- Calls on President Trump to request more funding to assist Puerto Rico’s Medicaid program.
- Calls on President Trump to utilize all federal resources to restore power, including sending Department of Energy experts; 500 utility employees; 100 fuel trucks; and 200 generators.
- Calls on President Trump to send more Department of Defense assets: construction battalions to repair power and transportation infrastructure, command and control aircraft for air traffic control; helicopters for search and rescue; and 1,500 service members to provide disaster and humanitarian assistance.
- Calls on President Trump to work with Congress to waive the local cost share requirement for FEMA public assistance disaster funding for all categories of FEMA public assistance.
- Calls on President Trump to send assets and expertise from across the federal government to restore communications, including from Department of Commerce, FCC, Coast Guard, and DOD.
- Calls on President Trump to ensure that FEMA, Coast Guard, and DOD work together effectively to restore all ports to working condition.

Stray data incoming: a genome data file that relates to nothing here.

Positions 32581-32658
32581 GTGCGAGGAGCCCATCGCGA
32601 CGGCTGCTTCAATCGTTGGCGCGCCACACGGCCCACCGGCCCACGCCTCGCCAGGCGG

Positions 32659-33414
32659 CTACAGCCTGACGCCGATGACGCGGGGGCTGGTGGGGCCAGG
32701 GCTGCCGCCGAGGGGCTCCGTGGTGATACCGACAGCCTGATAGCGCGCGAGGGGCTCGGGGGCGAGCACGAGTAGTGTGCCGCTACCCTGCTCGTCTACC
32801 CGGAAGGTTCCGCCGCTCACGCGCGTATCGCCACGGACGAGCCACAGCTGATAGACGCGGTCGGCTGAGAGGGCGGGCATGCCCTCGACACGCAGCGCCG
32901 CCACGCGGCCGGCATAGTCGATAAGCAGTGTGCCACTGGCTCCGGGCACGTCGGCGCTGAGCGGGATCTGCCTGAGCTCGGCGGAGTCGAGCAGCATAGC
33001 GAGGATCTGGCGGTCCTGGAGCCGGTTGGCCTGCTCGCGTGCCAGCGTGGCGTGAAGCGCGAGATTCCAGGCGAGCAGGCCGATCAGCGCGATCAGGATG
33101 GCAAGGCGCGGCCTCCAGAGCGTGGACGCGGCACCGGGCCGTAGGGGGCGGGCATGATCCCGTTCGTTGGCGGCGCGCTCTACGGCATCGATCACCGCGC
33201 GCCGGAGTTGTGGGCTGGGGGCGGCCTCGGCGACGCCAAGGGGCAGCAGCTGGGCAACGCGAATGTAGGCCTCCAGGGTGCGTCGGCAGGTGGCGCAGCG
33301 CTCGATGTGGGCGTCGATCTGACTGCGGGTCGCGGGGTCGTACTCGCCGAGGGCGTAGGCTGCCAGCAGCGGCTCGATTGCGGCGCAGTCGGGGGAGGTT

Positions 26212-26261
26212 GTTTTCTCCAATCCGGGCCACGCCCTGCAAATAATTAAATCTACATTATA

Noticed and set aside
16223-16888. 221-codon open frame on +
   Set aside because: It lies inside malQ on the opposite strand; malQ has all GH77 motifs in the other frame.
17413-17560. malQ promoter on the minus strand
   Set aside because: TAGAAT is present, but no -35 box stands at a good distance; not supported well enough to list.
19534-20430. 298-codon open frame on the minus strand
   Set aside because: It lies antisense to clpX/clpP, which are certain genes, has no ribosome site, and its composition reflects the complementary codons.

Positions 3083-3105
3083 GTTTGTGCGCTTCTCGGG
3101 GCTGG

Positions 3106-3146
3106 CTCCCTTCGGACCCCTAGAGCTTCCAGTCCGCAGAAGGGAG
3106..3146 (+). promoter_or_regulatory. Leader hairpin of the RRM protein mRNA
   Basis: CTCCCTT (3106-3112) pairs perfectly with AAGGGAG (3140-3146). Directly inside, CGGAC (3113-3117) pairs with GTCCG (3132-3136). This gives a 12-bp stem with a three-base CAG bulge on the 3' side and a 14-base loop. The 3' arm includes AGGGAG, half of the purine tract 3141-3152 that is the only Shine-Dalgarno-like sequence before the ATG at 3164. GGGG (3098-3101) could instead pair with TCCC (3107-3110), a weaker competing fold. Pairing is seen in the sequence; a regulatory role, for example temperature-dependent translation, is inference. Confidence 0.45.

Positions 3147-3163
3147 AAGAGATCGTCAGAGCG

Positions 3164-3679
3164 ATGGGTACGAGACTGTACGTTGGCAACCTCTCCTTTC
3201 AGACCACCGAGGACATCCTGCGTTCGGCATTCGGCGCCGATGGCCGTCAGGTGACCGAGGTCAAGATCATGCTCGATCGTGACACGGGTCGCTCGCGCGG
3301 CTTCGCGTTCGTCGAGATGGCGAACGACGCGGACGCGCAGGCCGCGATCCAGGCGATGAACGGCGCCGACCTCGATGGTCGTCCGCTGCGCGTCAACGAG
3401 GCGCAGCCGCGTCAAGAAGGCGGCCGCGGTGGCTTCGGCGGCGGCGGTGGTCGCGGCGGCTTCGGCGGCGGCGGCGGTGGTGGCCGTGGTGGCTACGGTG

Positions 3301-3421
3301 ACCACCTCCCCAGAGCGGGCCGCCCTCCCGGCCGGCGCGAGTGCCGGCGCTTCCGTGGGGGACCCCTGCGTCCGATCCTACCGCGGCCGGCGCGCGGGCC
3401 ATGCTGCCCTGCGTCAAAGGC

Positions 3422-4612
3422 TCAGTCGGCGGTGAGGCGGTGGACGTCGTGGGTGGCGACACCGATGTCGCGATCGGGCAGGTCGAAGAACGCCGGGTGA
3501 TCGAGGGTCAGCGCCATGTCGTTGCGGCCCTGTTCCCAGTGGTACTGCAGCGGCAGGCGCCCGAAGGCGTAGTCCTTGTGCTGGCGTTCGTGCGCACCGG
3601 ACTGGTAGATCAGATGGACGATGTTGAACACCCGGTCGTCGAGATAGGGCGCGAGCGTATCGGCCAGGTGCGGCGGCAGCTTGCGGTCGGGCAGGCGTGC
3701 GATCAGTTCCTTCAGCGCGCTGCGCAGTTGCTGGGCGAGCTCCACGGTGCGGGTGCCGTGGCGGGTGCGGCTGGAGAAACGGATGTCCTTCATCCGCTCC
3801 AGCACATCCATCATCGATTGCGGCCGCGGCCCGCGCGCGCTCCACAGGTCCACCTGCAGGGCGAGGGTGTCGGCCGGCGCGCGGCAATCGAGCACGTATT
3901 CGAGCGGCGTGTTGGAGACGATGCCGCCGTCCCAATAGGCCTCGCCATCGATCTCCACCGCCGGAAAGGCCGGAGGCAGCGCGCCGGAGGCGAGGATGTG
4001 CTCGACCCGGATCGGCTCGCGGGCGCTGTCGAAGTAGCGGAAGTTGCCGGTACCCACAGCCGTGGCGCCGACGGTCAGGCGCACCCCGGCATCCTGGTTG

The letter was also signed by Senate Minority Leader Chuck Schumer (D-NY), Senators Nelson (D-FL), Markey (D-MA), Baldwin (D-WI), Gillibrand (D-NY), Schatz (D-HI), Carper (D-DE), Hassan (D-NH), Bennet (D-CO), Durbin (D-IL.), Hirono (D-HI), Van Hollen (D-MD), Shaheen (D-NH), Booker (D-NJ), Cortez Masto (D-NV), Heinrich (D-NM), Menendez (D-NJ), Feinstein (D-CA), Murphy (D-CT), Blumenthal (D-CT), Coons (D-DE), Brown (D-OH), Klobuchar (D-MN), Merkley (D-OR), Peters (D-MI), Wyden (D-OR), Casey (D-PA), King (I-ME), Murray (D-WA), Cardin (D-MD), Duckworth (D-IL), Stabenow (D-MI), Franken (D-MN), Harris (D-CA), and Leahy (D-VT).
The matter of keeping up with current technology is prompting county workers to investigate whether Arlington’s 911 system can soon upgrade and add a texting option. While it appears texting eventually will be added to the mix, it isn’t imminent.